Ukraine’s Jewish Leader, Israel’s Ambivalence, and Chabad’s Presence amid the Crisis

March 2 2022

In evaluating the unfolding war in Ukraine, Nathan Guttman sheds light on the role of Ukraine’s president, Volodymyr Zelensky, whom Guttman describes as “the most admired Jewish leader the world has to offer right now.” He also examines the meaning of the Russian president Vladimir Putin’s attempt to “play the Nazi card” in announcing his decision to invade Ukraine; Israel’s attempt to take a neutral stance in the conflict; and Chabad’s extraordinary leadership in Ukraine’s Jewish communities.

Before entering politics in 2018, Zelensky was a popular comedian (and you can’t get any more Jewish than that); he does not often speak about his Jewish identity, but he has never tried to hide it. In a country like Ukraine, which is still struggling with a painful legacy of anti-Semitism, Zelensky’s Jewishness has always been present.

For Jews across the world, Zelensky is now a source of pride: a young, inexperienced leader who is putting his life at risk for his people by leading a nation of 40 million people in opposing a ruthless Russian aggressor.

In his inauguration speech, Zelensky famously told lawmakers not to hang his portrait on their walls. “I do not want my picture in your offices: The president is not an icon, an idol, or a portrait. Hang your kids’ photos instead, and look at them each time you are making a decision.”

True to form, Zelensky maintained his unassuming, direct style when crisis hit. His video messages, posted several times a day, have been helping reassure the Ukrainian people. He spoke from his office and from the streets of Kyiv, even as Russian troops closed in on the capital, and when the fighting intensified, Zelensky candidly shared with all Ukrainians the fact that he has been marked by the Russians as “target number one” and that his family is “target number two.” But when the U.S. offered to evacuate him from Kyiv to somewhere safer, he responded: “The fight is here; I need ammunition, not a ride.”

Read more at Moment

More about: Chabad, Volodomyr Zelensky, War in Ukraine

When It Comes to Peace with Israel, Many Saudis Have Religious Concerns

Sept. 22 2023

While roughly a third of Saudis are willing to cooperate with the Jewish state in matters of technology and commerce, far fewer are willing to allow Israeli teams to compete within the kingdom—let alone support diplomatic normalization. These are just a few results of a recent, detailed, and professional opinion survey—a rarity in Saudi Arabia—that has much bearing on current negotiations involving Washington, Jerusalem, and Riyadh. David Pollock notes some others:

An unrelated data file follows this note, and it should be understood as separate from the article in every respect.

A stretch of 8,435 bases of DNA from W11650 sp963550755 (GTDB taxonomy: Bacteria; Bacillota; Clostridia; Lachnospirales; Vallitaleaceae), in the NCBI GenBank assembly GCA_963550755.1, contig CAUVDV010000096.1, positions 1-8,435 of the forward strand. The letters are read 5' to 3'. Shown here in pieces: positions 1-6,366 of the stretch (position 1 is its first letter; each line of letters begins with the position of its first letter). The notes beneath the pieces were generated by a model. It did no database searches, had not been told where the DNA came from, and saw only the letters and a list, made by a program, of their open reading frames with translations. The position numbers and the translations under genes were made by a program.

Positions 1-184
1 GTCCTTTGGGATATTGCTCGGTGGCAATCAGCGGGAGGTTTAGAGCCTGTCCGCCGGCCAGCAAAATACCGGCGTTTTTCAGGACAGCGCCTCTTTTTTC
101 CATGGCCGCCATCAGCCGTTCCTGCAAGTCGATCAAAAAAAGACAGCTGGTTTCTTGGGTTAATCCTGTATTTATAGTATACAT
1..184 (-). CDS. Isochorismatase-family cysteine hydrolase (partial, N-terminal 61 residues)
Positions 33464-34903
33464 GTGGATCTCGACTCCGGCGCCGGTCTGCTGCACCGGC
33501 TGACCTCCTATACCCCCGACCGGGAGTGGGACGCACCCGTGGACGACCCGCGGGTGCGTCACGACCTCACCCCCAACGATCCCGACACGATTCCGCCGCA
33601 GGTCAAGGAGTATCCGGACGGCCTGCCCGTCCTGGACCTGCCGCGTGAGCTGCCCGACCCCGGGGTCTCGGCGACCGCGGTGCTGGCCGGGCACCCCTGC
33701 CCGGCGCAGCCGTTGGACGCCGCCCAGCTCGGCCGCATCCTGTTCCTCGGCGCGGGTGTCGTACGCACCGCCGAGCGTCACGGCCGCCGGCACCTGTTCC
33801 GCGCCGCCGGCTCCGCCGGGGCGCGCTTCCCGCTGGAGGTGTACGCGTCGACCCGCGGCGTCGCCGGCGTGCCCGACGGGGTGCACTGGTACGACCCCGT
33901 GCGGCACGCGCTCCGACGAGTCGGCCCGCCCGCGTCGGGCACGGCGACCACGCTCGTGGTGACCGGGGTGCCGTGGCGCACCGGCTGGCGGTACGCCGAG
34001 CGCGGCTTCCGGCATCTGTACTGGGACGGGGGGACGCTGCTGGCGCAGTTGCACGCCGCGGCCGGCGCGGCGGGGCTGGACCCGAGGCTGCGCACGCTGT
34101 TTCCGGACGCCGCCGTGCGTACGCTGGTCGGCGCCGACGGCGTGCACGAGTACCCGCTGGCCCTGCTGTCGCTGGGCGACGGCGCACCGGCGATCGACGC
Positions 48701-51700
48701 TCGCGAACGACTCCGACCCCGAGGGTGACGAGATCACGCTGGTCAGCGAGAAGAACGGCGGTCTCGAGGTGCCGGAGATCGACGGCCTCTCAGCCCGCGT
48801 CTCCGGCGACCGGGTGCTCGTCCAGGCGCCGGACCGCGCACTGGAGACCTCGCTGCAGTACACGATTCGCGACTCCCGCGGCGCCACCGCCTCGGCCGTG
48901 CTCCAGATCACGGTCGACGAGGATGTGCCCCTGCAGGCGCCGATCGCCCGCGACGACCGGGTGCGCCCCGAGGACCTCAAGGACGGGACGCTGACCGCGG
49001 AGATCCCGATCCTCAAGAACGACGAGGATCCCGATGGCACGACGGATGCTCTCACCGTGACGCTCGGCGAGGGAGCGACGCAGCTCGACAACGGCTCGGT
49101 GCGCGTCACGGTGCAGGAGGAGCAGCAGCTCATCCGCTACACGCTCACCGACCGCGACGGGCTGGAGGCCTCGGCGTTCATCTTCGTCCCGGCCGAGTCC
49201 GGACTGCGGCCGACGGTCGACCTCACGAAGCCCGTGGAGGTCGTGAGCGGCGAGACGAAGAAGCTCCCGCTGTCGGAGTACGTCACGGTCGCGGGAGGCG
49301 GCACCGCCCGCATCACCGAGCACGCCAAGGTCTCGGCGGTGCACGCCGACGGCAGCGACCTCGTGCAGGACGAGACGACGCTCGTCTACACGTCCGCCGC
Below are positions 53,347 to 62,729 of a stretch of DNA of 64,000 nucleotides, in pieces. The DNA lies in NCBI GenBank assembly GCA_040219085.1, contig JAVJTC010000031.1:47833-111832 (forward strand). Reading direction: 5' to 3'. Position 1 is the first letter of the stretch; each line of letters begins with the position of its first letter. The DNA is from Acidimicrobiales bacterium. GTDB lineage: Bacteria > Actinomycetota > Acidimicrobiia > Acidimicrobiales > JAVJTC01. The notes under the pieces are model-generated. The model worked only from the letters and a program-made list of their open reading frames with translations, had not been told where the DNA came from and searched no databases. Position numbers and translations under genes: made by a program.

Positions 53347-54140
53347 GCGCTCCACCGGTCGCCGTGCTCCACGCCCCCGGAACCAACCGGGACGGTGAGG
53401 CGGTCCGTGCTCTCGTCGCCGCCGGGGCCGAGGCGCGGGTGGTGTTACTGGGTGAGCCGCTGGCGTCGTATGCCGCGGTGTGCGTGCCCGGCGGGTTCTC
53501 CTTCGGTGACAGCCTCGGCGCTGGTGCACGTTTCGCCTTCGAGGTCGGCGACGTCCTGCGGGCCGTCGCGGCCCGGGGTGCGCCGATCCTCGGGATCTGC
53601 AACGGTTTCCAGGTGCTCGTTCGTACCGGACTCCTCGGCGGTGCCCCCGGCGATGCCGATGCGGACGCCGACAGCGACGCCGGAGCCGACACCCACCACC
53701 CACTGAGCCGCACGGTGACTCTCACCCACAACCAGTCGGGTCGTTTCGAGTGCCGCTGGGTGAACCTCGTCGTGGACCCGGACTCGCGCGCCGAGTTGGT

When asked about possible factors “in considering whether or not Saudi Arabia should establish official relations with Israel,” the Saudi public opts first for an Islamic—rather than a specifically Saudi—agenda: almost half (46 percent) say it would be “important” to obtain “new Israeli guarantees of Muslim rights at al-Aqsa Mosque and al-Haram al-Sharif [i.e., the Temple Mount] in Jerusalem.” Prioritizing this issue is significantly more popular than any other option offered. . . .

This popular focus on religion is in line with responses to other controversial questions in the survey. Exactly the same percentage, for example, feel “strongly” that “our country should cut off all relations with any other country where anybody hurts the Quran.”

By comparison, Palestinian aspirations come in second place in Saudi popular perceptions of a deal with Israel. Thirty-six percent of the Saudi public say it would be “important” to obtain “new steps toward political rights and better economic opportunities for the Palestinians in the West Bank and Gaza.” Far behind these drivers in popular attitudes, surprisingly, are hypothetical American contributions to a Saudi-Israel deal—even though these have reportedly been under heavy discussion at the official level in recent months.

Therefore, based on this analysis of these new survey findings, all three governments involved in a possible trilateral U.S.-Saudi-Israel deal would be well advised to pay at least as much attention to its religious dimension as to its political, security, and economic ones.

Read more at Washington Institute for Near East Policy

More about: Islam, Israel-Arab relations, Saudi Arabia, Temple Mount